One in a series of posts about an aeronautical engineering course I created this year.
This project’s objectives were to explore the notions of and relations between cruise speed, fuel consumption, weight, and economics. The lecture focuses on ordinary flight mechanics.
This is a very short and lightweight lecture: we focus on a simple model for the relation between lift and drag, and we derive the Breguet Range equation in class (first part of the projet).
Once this is covered, the project lets students explore airline economics by themselves, conceptualizing, estimating and researching values for sector length, aircraft usage, and so on. My feeling is that they truly enjoyed this.
Overall the lecture and project are far less demanding than any of the three previous sessions, a very drastic step down. This was prompted by the correction of the Project 2 hand-ins in the week leading to this lecture, which as I discussed earlier unambiguously showed that I had been aiming too high.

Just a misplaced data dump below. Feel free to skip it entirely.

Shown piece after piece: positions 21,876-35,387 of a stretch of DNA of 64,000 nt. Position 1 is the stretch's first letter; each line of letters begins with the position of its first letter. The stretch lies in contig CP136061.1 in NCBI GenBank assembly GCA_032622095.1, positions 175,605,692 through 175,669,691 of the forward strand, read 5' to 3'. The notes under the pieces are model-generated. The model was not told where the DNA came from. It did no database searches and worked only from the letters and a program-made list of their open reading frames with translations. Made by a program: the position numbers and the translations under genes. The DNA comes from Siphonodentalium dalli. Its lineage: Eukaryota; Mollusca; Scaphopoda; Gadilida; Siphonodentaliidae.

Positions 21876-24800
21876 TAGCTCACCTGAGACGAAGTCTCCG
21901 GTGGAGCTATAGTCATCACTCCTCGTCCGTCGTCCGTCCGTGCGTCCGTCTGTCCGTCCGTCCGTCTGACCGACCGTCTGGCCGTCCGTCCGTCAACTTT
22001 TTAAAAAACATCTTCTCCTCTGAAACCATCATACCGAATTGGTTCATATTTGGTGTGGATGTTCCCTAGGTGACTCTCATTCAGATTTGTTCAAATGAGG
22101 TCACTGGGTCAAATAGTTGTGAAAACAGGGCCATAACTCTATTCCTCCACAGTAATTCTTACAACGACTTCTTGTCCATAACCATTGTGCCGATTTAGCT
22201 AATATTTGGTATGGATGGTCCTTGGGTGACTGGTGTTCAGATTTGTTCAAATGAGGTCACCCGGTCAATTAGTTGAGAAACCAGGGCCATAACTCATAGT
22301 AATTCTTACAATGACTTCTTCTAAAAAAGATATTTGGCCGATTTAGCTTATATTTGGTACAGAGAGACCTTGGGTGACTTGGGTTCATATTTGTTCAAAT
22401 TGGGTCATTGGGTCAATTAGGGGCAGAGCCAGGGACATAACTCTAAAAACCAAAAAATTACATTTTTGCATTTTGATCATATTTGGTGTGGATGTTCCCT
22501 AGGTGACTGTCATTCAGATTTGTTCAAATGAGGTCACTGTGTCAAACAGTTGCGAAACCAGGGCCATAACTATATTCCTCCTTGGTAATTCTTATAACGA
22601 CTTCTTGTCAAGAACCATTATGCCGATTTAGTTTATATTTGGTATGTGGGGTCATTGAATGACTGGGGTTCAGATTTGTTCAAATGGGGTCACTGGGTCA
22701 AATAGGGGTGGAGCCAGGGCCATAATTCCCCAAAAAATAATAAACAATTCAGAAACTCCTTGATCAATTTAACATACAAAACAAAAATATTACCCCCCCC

Preparation for this lecture was thus improvised in a couple of days (I recycled the payload-range diagrams from another course). In retrospect, reducing the difficulty of the lecture and project was a wise idea. There was decidedly more enjoyment among the student groups, in class, in the reports and presentations.
At the start of the lecture I bet croissants and coffee with students that they would find that project much easier. No-one ever claimed anything but I didn’t get any coffee, either.